• by epine ( 68316 ) on Friday April 12, 2013 @08:42PM (#43437465)

    Unplanned non-obsolescence is the dumbest thing I've heard since breakfast, which puts it in with some stiff competition.

    How about frantically, desperately deferred non-obsolescence? How about IE6, Exchange, and Office suite document non-portability as a modern-day Maginot Line, equally doomed?

    But in the end, what could they do? We were clearly entering the end-game on the desktop PC as a rain-maker a full ten years ago.

    Meanwhile we managed to gadgify consumption with pocket trinkets where the entire device costs about the same as any decent ISA expansion card back in the day. Because they are autonomous (and you can lose them under a sofa cushion) each gadget is separately counted. It's a bit like counting remote controls instead of televisions, but we'll ignore that.

    And best of all, according to the true nature of innovation, we now have the cyanide-green Apple business model of land-fill express non-replaceable batteries. Microsoft and their OEM cabal are green with envy they can't sell a PC whose golden age is so effectively knackered. That was not their father's green. The times they are a changing.

  • by Darinbob ( 1142669 ) on Friday April 12, 2013 @09:07PM (#43437617)

    Typically I think computers don't fall behind, instead the applications have become more demanding. The applications aren't necessarily better but they do want more RAM or more CPU, often deciding that they want to load into memory and stay there before you even use them, just so that you get the instant-start when you do click the icon. The application makers see everyone with faster computers and so they decide they should use more of those resources. So with newer apps your power horse computer suddenly feels bogged down. Even Windows itself is essentially bogging the system down before you even load your first application (win8 though seems a bit better in this regard than win7, though worse than xp).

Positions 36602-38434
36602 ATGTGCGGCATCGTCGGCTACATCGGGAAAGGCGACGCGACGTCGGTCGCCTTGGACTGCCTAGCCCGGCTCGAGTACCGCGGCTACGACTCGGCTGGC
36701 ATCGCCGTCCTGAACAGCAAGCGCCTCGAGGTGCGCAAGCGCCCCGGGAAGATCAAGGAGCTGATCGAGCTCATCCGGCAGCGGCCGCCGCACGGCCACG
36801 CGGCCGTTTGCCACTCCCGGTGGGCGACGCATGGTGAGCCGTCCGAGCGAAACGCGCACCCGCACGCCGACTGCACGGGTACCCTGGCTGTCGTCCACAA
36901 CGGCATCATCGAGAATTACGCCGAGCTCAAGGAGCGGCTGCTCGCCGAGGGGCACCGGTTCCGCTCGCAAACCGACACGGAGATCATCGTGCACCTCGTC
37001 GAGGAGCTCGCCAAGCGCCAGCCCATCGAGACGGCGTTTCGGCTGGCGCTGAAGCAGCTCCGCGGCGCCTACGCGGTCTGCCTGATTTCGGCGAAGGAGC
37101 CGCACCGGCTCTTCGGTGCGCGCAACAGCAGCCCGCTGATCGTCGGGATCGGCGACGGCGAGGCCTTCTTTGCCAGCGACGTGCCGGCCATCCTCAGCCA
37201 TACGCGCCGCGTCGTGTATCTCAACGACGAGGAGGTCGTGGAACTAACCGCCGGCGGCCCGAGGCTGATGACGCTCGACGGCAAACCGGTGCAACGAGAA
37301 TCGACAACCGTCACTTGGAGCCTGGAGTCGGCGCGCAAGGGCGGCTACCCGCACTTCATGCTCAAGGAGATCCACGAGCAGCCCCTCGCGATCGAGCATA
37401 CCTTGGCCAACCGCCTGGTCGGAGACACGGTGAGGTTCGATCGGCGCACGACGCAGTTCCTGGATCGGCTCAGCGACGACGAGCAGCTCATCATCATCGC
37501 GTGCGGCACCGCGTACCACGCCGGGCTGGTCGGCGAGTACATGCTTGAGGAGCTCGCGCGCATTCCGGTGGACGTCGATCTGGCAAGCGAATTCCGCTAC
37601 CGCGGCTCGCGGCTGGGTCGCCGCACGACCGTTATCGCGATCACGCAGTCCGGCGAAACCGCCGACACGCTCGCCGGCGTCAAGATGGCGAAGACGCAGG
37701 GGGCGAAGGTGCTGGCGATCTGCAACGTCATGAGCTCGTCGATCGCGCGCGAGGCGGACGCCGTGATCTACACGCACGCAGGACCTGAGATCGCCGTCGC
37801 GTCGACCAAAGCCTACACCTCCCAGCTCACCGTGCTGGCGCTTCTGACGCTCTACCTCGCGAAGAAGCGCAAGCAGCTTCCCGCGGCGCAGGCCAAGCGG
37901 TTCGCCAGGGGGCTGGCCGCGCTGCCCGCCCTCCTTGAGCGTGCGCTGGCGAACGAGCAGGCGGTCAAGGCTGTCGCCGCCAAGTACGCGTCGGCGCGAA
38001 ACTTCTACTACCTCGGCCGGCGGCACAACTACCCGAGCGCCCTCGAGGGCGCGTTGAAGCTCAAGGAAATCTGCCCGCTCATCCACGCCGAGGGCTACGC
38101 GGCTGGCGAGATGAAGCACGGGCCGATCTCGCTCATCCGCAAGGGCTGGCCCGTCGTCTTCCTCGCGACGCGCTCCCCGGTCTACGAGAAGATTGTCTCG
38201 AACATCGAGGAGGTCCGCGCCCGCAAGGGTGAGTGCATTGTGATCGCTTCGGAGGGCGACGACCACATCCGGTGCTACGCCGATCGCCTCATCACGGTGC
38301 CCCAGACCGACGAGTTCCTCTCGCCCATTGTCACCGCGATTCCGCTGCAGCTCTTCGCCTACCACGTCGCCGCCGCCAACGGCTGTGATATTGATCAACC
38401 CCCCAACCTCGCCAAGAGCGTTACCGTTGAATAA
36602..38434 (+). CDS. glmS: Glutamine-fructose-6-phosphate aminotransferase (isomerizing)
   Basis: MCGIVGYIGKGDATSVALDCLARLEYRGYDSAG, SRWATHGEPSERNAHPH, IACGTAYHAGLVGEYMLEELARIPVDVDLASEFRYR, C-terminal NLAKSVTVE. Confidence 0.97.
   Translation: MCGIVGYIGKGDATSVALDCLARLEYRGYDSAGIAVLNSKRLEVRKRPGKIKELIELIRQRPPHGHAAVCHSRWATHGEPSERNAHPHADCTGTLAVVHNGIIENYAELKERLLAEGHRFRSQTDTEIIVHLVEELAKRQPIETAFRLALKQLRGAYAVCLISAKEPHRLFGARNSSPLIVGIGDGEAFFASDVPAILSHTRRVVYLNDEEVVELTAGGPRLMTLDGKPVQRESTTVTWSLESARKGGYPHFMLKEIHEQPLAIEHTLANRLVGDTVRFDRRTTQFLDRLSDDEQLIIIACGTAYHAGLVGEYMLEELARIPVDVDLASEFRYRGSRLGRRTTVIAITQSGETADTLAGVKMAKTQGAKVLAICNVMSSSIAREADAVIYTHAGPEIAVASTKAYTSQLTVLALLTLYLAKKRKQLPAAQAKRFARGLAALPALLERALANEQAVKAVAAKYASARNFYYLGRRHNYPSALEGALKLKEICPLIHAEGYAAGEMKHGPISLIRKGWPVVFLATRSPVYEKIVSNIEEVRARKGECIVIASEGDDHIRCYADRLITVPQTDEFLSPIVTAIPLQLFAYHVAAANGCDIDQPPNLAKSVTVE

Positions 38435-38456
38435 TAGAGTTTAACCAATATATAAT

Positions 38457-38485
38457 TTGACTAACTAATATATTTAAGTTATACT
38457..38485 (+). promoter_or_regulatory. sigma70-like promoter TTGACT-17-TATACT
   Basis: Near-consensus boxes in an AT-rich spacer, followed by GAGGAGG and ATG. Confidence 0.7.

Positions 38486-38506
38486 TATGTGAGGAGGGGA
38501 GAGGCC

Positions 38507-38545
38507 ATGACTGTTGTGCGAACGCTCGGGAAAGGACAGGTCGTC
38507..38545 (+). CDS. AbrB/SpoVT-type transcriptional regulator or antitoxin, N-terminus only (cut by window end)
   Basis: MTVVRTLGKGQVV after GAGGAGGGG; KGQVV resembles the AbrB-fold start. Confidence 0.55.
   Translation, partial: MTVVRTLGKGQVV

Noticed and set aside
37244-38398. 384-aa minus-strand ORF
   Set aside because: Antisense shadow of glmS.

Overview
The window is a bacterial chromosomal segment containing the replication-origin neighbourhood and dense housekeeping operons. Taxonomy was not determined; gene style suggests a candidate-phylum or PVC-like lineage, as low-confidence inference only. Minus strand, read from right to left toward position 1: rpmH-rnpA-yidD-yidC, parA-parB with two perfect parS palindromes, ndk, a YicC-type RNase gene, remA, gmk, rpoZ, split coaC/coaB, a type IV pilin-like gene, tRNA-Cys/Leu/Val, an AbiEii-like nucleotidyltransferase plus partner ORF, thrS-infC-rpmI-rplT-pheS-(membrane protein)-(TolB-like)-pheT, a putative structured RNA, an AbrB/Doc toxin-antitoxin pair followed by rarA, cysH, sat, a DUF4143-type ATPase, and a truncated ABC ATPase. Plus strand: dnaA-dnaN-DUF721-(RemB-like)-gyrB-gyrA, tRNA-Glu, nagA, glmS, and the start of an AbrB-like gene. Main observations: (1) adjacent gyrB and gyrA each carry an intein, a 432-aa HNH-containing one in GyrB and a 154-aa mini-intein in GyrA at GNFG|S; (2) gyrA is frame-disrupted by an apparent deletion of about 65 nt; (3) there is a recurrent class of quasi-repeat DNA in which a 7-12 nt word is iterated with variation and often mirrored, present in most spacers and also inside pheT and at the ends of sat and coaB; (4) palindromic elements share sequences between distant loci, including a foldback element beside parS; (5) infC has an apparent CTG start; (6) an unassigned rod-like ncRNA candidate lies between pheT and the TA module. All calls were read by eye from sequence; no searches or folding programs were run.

For example, I'm using Firefox on mac, and it is always sucking up CPU. It is NEVER idle! Even when it's not even visible it takes up CPU. I upgrade to latest version and it greatly improved for awhile, but if you let it run long enough you start to see it always being active again. Why does it do this, I'm not really sure. I've seen some devs explain that it's going through memory and trying to clean it up in the background. But at some point shouldn't it figure out that it has been idle for 2 days and decide to just stop? Maybe all these tabs that are not active have some background javascript running for no reason at all, but no way to see this and no way to shut it off. In version 19 I saw it take up to 90% of cpu even though I hadn't touched it in hours. Basically the devs in their desire to do what the user doesn't want have decided to take up those unused cycles and make them do stuff.

    Now add in full disk encryption, antivirus, corporate spyware, apps that need byte code interpreters, and your work machine that used to be a dream to work on starts to drive you insane by how slow it is.

  • Not only windows 8 (Score:4, Interesting)

    by EmperorOfCanada ( 1332175 ) on Friday April 12, 2013 @09:13PM (#43437643)